Everybody has thought “what if?” at one time or another.
In fact, they’ve probably asked that question about more than one aspect of their life—their family, their personal life, and/or their career. It’s the last of these aspects that we’re going to address in this blog post.
That’s because “what if?” questions can have a negative impact on a person’s career satisfaction . . . IF they allow that to happen.
However, here’s the good news: you can turn those same “what if?” questions into a way to increase your career satisfaction. All it takes is a different perspective and frame of mind.
How do you accomplish that? By asking “what if?” questions not about your past, but about your future.
In this fashion, you’re taking the focus off things you could have done and have no control over now and putting it on things you can still do and have much more control over.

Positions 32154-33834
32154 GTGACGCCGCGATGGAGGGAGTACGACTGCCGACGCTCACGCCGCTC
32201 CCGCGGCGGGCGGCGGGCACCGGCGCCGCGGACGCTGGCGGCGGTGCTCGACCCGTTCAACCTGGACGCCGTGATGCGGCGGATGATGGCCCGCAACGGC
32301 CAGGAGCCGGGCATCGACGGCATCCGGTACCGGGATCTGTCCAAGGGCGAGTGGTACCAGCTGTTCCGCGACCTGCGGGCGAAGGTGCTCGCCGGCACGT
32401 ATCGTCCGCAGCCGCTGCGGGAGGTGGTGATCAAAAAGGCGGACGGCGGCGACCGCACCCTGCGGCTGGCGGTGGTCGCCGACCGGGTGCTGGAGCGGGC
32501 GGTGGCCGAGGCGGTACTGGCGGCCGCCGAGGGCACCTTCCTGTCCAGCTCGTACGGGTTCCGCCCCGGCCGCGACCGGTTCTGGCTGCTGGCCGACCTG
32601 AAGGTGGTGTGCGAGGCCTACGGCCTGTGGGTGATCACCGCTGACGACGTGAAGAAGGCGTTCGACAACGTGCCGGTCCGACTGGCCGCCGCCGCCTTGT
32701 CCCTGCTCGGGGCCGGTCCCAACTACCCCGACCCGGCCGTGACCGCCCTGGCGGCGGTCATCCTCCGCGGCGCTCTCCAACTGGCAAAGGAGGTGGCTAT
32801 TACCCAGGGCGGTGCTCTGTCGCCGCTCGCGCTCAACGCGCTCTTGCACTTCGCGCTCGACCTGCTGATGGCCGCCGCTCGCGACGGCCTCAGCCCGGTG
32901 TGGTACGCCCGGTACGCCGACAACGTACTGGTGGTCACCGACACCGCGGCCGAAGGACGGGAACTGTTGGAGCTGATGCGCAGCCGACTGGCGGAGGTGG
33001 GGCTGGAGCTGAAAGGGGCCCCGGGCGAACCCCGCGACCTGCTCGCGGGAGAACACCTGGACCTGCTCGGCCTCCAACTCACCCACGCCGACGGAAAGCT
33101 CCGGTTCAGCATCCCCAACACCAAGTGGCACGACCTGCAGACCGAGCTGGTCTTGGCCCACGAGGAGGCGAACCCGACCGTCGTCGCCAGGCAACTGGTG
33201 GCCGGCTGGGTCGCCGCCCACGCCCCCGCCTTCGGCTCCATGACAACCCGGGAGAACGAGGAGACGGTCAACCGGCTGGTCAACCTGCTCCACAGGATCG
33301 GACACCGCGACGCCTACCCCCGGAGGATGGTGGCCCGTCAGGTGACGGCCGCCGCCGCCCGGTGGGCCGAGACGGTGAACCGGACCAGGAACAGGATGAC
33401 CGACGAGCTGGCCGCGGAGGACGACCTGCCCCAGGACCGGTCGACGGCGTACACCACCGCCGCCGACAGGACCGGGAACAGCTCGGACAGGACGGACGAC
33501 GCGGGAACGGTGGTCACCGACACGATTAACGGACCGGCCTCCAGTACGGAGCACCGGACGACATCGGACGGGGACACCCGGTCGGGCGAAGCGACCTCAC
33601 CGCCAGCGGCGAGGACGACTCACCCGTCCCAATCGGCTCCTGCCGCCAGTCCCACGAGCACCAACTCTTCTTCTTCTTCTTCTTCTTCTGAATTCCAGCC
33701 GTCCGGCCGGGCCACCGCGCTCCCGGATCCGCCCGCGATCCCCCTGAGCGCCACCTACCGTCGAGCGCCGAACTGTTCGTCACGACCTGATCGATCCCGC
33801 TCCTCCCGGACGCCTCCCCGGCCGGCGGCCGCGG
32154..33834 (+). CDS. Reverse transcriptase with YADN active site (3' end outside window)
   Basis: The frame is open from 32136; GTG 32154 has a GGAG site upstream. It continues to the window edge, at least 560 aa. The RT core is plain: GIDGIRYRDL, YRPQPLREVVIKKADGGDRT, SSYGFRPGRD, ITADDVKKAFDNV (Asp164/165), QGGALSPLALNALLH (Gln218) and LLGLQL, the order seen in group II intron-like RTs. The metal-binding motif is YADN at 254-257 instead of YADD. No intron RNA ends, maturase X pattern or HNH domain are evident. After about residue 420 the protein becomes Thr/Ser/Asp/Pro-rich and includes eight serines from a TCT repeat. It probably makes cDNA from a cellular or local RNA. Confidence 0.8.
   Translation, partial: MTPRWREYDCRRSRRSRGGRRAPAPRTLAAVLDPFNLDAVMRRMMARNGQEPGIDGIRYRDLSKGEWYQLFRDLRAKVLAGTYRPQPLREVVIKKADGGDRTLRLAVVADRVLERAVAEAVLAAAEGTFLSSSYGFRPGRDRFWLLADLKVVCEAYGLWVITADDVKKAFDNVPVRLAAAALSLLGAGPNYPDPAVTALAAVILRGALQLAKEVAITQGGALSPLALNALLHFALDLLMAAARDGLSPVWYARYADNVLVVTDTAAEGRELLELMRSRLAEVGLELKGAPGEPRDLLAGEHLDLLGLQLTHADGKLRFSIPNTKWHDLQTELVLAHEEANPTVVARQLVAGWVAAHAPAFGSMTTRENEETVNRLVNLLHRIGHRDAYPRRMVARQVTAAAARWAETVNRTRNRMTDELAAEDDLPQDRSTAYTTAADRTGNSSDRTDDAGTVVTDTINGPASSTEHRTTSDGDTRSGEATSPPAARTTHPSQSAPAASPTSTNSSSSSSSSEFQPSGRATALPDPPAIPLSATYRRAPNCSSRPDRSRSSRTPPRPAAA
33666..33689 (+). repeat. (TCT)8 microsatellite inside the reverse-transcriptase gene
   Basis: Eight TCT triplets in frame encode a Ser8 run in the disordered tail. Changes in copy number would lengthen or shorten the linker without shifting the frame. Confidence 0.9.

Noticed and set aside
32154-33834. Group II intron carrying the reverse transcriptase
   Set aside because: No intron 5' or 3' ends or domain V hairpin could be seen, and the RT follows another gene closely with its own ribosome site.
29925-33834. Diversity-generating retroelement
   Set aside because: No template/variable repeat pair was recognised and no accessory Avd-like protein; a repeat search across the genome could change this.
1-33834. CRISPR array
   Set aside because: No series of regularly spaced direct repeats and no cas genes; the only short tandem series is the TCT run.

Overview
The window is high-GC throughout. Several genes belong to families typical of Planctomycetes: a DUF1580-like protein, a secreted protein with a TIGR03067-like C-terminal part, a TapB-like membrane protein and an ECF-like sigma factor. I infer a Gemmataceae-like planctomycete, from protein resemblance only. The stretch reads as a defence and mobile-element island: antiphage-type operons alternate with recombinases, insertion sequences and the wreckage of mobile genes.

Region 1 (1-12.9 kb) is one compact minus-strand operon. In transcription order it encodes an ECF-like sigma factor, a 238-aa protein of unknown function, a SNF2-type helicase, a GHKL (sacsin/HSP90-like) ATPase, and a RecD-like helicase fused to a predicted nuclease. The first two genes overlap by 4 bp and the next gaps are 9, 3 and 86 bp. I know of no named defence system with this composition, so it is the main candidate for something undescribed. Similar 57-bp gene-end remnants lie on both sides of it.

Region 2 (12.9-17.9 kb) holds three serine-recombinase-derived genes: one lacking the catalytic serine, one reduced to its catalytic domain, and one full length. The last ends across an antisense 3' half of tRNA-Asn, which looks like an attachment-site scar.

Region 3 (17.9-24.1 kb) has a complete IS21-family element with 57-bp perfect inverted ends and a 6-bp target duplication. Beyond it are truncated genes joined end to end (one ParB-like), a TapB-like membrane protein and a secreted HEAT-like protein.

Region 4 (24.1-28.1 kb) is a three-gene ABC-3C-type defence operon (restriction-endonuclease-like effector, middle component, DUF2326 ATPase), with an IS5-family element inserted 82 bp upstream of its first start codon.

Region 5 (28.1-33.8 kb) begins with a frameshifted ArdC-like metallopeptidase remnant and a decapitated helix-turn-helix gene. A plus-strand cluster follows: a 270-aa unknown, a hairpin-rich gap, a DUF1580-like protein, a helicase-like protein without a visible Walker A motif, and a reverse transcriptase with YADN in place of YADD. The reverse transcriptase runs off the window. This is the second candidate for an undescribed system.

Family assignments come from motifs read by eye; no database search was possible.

With that in mind, follow this simple three-step process for achieving greater career satisfaction:
#1—Ask “what if?” questions about the future of your career.
Once again, this transforms your thinking process. Specifically, instead of focusing on regrets, you’re instead focusing on possibilities, which are much more fun and contribute greatly to a positive outlook. You’ll find that these “what if?” questions will more than likely involve things about which you are passionate.
#2—Collect advice and other opinions.
If you’re in a mentoring relationship, ask for the input of that mentor. Also ask trusted friends and colleagues who are familiar with your strengths and weaknesses. The more information you can compile, and the more accurate that information is, the better.
#3—Create a plan of action from the possibilities.
Now that you have a list of possibilities, how are you going to get there from here? With the “end game” in sight, you’re better able to draw a line between these two points. You can also attack your list of possibilities by first focusing on the ones that make you the most excited about the future.
When it comes to your career, don’t live in the past. Instead, ask exciting, provocative questions about your future and focus on the things you need to do to take you where you want to go.
Time Staffing Inc.